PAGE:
Ed Belfour played one year at North Dakota, blew the entire NCAA away, and led them to a national championship. In short order, he was signed by the Chicago Blackhawks. He surged through the minors, and his raw, edgy goaltending style appealed to head coach and GM Mike Keenan. In his first full season in the NHL, he posted a .910 save percentage and 2.47 Goals Against Average across 74 games. He won the Calder, Vezina, and Jennings Trophy. It was a pretty good start.
Mike Keenan wouldn’t pay Belfour the money Eddie thought he deserved, so he held out until 19 games into the 1991-92 season. Upon rejoining the team, he led the Blackhawks on a run to the Cup Final, where they got smoked by a superior Penguins team. Belfour was threatened by the play of his backup goalie, a Czech named Dominik Hasek. They feuded all season, and Keenan decided to solve the problem by shipping Hasek off to Buffalo that offseason. Check out this newsgroup discussion from 1992 in the wake of the Cup Finals debating whether Belfour or Hasek was the better goalie.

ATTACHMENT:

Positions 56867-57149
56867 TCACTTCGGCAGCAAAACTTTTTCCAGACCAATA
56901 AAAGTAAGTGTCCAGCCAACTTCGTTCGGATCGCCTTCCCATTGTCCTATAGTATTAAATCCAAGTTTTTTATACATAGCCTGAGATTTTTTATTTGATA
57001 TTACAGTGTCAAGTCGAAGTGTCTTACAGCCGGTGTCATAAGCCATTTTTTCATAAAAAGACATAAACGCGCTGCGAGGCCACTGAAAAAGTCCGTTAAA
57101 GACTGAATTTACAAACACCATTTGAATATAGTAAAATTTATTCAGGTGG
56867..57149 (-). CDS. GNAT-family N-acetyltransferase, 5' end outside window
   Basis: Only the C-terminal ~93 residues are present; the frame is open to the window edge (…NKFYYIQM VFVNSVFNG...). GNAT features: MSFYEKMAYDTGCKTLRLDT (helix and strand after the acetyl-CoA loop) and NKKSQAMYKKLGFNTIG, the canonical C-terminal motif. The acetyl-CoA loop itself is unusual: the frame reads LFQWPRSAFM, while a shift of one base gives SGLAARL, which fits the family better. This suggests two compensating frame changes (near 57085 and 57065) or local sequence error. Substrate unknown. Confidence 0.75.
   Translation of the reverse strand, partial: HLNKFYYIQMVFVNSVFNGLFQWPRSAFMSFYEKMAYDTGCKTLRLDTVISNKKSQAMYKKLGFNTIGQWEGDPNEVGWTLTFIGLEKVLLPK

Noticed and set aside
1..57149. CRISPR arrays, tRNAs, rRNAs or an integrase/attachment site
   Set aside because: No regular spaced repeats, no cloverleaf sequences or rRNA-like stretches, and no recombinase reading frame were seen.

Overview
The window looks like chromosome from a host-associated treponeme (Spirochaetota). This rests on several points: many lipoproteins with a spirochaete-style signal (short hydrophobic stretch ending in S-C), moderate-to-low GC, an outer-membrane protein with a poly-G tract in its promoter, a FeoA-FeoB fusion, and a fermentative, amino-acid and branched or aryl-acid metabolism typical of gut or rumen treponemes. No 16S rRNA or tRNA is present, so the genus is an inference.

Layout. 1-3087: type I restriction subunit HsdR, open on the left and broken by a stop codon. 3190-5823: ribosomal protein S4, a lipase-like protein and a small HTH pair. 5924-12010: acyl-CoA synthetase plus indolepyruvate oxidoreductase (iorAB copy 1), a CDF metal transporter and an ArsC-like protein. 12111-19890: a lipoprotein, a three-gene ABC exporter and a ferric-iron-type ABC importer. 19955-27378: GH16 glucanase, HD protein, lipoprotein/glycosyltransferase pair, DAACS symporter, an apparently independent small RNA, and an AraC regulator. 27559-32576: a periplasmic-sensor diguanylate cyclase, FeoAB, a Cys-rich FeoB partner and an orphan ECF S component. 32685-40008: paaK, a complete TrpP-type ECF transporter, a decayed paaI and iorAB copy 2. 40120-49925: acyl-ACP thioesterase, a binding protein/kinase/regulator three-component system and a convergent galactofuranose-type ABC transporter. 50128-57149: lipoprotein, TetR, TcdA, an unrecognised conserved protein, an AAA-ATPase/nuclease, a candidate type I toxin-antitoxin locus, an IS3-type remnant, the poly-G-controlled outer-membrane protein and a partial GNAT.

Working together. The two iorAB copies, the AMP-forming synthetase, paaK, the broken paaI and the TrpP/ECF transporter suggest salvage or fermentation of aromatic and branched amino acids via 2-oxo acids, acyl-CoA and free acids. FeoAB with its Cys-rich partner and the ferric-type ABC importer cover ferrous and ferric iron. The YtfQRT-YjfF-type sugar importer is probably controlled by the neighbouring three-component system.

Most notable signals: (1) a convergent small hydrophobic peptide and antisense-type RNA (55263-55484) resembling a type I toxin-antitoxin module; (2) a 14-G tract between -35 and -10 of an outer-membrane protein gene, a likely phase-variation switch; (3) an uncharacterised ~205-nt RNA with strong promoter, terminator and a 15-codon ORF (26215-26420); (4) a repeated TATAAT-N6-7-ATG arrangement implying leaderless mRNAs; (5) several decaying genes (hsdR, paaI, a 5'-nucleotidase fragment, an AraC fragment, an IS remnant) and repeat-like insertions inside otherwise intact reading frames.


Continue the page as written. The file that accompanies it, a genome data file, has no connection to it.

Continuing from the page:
Entrenched as the number one goaltender, Belfour was generally great for the rest of his time in Chicago. His surliness and general attitude issues continued, but the caliber of his play from 1992 through 1995 was excellent. He hurt his back before the start of the 95-96 season and tried to play through the pain, but his numbers began to suffer. Mike Keenan was out of the picture, and new coach Craig Hartsburg started to play Jeff Hackett more often. It was a bad omen. The Hawks lost in the playoffs to a Cup-winning Avs team in six games: once again, they had failed to climb the mountain.